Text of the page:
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Phenotypic relationships among growth, yield and black leaf streak disease responses of Musa genotypes
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This study was carried out to assess the phenotypic correlations among phenological traits, yield, and black sigatoka disease (BSD) response of 14 Musa genotypes grown for three cropping cycles in three high-altitude sites that varied in temperature and annual rainfall. Pre-flowering plant growth had stronger relationship with bunch weight only in low yielding (LY) genotypes. In contrast, foliage traits and BSD resistance status of plants at flowering were more associated with bunch weight in high yielding (HY) genotypes. For example, plant size at flowering was positively associated with bunch weight in LY genotypes in all the MET sites (with r ranging between 0.58** and 0.89**), but for HY genotypes, the number of green leaves at harvest was significantly correlated with bunch weight in all sites (with r ranging between 0.75** and 0.88**). Also, bunch yield traits had higher inter-crop cycle r-values (ranging between 0.60** and 0.90**) than the foliage traits (r 0.52** 0.84**). The correlation coefficients between bunch weight and number of fruits per bunch in all sites and cropping cycles were significant and positive, ranging between 0.64** and 0.91**. Furthermore, principal component analysis (PCA) and stepwise multiple regression analysis retained the number of fruits per bunch (FNGS) and number of standing leaves at harvest (NSLH) as the most reliable predictors of bunch weight in this study. Thus, FNGS and NSLH could be used as indirect selection criteria for bunch weight in future breeding efforts.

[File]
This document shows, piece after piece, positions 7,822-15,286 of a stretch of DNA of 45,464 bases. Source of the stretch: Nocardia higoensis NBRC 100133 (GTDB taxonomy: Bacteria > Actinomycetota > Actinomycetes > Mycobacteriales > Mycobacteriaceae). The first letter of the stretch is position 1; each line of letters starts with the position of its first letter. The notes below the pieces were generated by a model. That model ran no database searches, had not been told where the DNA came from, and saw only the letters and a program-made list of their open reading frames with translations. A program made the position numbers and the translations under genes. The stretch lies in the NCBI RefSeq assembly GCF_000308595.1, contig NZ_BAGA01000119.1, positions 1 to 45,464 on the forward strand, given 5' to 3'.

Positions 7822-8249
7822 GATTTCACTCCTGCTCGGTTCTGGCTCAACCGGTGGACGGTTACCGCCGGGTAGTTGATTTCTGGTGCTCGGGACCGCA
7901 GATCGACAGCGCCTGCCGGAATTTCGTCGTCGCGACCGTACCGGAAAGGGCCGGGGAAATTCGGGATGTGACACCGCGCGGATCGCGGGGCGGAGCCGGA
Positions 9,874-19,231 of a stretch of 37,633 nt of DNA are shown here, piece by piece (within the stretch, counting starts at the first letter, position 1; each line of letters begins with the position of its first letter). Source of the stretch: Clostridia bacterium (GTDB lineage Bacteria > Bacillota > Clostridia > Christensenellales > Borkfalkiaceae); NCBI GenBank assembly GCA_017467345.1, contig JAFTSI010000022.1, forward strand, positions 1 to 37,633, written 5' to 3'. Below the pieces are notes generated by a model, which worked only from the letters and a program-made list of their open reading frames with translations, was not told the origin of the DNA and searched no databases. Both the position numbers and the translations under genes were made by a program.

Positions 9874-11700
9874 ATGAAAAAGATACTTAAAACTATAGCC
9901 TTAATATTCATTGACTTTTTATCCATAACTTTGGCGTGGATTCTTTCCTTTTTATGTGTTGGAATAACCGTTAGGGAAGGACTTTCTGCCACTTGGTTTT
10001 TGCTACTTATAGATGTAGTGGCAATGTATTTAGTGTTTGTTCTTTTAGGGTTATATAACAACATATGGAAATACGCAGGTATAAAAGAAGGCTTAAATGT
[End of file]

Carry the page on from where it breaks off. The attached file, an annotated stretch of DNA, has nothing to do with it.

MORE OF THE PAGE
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Permanent link to this itemhttps://hdl.handle.net/20.500.12478/2906
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